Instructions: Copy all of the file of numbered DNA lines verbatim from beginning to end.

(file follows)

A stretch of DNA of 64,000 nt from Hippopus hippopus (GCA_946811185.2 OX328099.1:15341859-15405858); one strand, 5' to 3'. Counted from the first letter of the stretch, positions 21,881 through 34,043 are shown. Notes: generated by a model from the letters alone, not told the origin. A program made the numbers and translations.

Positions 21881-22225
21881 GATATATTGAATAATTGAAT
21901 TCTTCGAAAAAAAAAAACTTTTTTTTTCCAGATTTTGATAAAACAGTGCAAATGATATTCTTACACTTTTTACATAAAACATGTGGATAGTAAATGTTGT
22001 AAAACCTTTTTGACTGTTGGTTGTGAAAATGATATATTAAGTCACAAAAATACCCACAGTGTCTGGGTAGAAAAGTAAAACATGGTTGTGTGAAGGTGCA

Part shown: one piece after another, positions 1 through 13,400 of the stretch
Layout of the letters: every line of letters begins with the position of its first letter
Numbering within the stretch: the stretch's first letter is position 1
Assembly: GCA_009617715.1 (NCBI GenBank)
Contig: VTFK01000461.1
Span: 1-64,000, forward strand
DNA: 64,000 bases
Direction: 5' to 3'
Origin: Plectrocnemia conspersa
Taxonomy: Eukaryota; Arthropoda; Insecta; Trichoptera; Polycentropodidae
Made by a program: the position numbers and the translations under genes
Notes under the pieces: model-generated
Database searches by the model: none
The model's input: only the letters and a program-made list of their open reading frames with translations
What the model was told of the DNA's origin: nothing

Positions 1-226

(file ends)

A stretch of DNA of 64,000 nt from Hippopus hippopus (GCA_946811185.2 OX328099.1:15341859-15405858); one strand, 5' to 3'. Counted from the first letter of the stretch, positions 21,881 through 34,043 are shown. Notes: generated by a model from the letters alone, not told the origin. A program made the numbers and translations.

Positions 21881-22225
21881 GATATATTGAATAATTGAAT
21901 TCTTCGAAAAAAAAAAACTTTTTTTTTCCAGATTTTGATAAAACAGTGCAAATGATATTCTTACACTTTTTACATAAAACATGTGGATAGTAAATGTTGT
22001 AAAACCTTTTTGACTGTTGGTTGTGAAAATGATATATTAAGTCACAAAAATACCCACAGTGTCTGGGTAGAAAAGTAAAACATGGTTGTGTGAAGGTGCA

Part shown: one piece after another, positions 1 through 13,400 of the stretch
Layout of the letters: every line of letters begins with the position of its first letter
Numbering within the stretch: the stretch's first letter is position 1
Assembly: GCA_009617715.1 (NCBI GenBank)
Contig: VTFK01000461.1
Span: 1-64,000, forward strand
DNA: 64,000 bases
Direction: 5' to 3'
Origin: Plectrocnemia conspersa
Taxonomy: Eukaryota; Arthropoda; Insecta; Trichoptera; Polycentropodidae
Made by a program: the position numbers and the translations under genes
Notes under the pieces: model-generated
Database searches by the model: none
The model's input: only the letters and a program-made list of their open reading frames with translations
What the model was told of the DNA's origin: nothing

Positions 1-226